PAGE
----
K'naan's Hood is More Hood Than Your Hood


"I come from the most dangerous city in this universe", K'naan raps in his first single "If Rap Gets Jealous". In the midst of a war-torn Somalia, K'naan seeked refuge in Harlem and learned English by avidly listening to Nas and Rakim albums, honing his proficient craft. K'naan aptly proves that hip hop is a universal language as "Troubadour" features artists like Damian Marley, Chubb Rock, and Chali 2na (of Jurassic 5 fame), amongst others. Being the son of a poet and singer, his Somalian influences are superbly showcased in his sophomore effort.

Though English isn't his native tongue, his lyrical capacity and colorful vocabulary broadly surpasses most American rappers. It would be an understatement to say that he puts today's mainstream artists to shame as his vocals and lyrical skill has warranted many comparisons to Eminem.

He incorporates a worldly perspective into the forefront of hip hop, challenging America's ghettos to the relentless violence and poverty in Somalia, making America's 'hoods seem like Beverly Hills. In "America", K'naan's first verse is strictly recited in Arabic and despite Mos Def's lazy performance, this is one of the more notable tracks.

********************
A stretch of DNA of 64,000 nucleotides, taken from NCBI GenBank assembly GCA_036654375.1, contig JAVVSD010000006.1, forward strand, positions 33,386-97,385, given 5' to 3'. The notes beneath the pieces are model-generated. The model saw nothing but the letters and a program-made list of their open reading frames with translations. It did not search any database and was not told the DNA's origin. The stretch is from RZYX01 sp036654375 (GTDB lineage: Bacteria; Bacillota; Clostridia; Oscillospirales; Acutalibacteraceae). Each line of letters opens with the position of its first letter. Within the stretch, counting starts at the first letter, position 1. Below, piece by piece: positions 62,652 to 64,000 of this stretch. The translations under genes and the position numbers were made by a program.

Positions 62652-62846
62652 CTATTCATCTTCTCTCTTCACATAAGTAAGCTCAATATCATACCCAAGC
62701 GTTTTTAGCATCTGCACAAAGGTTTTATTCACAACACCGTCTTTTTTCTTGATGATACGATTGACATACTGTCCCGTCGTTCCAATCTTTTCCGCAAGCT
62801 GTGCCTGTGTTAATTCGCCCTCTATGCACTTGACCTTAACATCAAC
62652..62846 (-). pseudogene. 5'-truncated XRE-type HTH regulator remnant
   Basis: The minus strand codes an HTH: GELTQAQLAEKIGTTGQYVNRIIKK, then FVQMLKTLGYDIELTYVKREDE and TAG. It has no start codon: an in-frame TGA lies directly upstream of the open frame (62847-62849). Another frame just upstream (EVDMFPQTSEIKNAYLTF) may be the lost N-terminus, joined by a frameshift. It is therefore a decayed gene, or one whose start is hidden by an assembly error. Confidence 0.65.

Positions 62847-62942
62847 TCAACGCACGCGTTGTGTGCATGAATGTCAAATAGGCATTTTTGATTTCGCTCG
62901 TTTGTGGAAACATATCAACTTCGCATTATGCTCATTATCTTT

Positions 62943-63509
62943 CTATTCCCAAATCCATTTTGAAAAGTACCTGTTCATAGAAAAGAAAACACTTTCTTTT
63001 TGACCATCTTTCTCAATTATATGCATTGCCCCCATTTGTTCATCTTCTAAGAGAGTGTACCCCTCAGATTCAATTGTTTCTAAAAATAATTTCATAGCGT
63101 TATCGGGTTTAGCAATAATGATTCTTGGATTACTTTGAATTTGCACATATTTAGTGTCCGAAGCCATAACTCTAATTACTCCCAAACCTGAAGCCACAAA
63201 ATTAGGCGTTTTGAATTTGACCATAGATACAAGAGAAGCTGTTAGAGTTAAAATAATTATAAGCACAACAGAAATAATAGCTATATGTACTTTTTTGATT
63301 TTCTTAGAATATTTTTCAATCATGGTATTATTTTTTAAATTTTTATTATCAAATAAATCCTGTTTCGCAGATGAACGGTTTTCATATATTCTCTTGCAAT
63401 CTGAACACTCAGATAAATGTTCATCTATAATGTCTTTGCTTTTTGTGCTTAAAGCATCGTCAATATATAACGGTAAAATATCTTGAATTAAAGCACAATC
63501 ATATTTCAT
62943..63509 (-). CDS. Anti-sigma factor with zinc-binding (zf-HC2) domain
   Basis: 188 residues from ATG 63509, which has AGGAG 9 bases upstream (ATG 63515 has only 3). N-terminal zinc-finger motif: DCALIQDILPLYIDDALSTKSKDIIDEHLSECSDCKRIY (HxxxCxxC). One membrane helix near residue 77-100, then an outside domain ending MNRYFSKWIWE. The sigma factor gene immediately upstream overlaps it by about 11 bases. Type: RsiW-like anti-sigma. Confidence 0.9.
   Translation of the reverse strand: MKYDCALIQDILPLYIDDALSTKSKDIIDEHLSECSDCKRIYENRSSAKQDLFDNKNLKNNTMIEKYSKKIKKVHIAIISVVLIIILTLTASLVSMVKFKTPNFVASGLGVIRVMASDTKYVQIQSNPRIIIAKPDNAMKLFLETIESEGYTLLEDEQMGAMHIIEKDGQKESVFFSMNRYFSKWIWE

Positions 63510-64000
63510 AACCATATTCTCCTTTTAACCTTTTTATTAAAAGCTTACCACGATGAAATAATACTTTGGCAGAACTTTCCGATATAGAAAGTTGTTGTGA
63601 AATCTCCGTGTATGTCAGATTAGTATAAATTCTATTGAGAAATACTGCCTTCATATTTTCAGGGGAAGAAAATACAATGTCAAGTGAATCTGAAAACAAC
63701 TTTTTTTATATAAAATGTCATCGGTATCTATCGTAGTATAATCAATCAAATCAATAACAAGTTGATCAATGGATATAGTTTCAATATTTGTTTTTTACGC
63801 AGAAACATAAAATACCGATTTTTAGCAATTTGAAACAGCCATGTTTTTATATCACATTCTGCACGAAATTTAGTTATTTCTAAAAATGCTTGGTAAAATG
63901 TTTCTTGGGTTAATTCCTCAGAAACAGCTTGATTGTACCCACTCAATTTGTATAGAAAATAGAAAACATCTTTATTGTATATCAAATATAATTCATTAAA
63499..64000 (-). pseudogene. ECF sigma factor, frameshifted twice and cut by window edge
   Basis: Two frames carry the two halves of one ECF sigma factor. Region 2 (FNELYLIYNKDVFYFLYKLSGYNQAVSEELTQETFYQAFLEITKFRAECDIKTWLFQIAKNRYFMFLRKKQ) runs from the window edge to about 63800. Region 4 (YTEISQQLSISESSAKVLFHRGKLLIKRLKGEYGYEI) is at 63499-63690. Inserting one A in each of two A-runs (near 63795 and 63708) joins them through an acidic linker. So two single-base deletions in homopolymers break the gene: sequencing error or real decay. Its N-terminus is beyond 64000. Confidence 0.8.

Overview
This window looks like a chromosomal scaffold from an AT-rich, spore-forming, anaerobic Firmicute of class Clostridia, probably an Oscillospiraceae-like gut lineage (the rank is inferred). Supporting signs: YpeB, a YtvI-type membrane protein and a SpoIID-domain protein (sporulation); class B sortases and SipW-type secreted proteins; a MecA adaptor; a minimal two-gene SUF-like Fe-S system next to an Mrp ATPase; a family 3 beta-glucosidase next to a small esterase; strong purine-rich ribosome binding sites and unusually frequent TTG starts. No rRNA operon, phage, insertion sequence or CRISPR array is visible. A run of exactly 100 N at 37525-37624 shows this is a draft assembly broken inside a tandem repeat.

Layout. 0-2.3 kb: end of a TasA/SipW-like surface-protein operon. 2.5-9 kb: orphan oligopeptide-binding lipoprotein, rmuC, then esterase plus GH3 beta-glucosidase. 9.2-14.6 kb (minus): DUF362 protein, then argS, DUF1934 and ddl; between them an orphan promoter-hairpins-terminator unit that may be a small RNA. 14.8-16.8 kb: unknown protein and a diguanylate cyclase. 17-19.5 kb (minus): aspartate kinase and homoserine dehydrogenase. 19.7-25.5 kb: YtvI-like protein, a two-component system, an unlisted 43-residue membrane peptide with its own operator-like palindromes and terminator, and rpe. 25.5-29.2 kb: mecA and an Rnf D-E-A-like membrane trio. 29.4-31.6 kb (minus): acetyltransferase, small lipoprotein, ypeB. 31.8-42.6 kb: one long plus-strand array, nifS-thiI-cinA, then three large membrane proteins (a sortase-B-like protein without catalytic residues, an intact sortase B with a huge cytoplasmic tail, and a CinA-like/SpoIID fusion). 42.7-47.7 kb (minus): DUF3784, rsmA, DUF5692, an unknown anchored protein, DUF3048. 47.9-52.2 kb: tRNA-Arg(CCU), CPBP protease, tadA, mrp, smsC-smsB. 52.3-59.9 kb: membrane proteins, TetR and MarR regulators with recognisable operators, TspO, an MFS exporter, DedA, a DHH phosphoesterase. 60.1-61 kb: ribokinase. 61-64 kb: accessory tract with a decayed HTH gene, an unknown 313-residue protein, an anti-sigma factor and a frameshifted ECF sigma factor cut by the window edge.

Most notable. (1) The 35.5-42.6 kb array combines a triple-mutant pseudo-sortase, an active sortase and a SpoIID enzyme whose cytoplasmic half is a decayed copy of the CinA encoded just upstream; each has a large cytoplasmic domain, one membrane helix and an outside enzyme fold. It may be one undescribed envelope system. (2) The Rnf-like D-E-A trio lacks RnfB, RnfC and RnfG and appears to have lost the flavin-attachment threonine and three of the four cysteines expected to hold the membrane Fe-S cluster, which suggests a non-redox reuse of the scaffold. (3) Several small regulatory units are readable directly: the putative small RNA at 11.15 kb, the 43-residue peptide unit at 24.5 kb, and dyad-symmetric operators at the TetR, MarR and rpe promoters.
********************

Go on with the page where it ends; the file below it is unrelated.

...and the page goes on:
He brings a much needed honestly back to hip hop music, touching on political topics of poverty and violence. He is affective without sounding too preachy and excessively didactic, "My job is to write about what I see/ So a visual stenographer is who I be", he rhymes in "I Come Prepared". The album isn't all about his past woes. He also balances the heaviness of this album with bittersweet love songs like "Fatima" and danceable tracks like "Bang Bang", featuring Maroon 5's Adam Levine.

The album ventures beyond the realm of hip hop, seamlessly delving into reggae, pop, jazz, funk and rock. On his first single, "If Rap Gets Jealous", a rock-heavy track with guitar by Metallica's Kirk Hammett, he challenges rappers and their lack of substance, "So I can rap, quench my thirst/I don't even hear verses no more/I hear jerkin' off punks with lip glosses and purses."

K'naan's compelling back story of escaping the grasps of war while utilizing his rich history in music has crafted a remarkable album. It is only the beginning for this prolific new artist.

Listen to tracks on "Troubadour" on his myspace
Buy his album here.

1 comments:

Michael | February 28, 2009 at 4:06 PM

Have you ever noticed that African music is alot more positive than alot of the stuff coming from our shores? I guess the situation there is so depressing in comparison that they can't afford to wallow in self-pity and anger.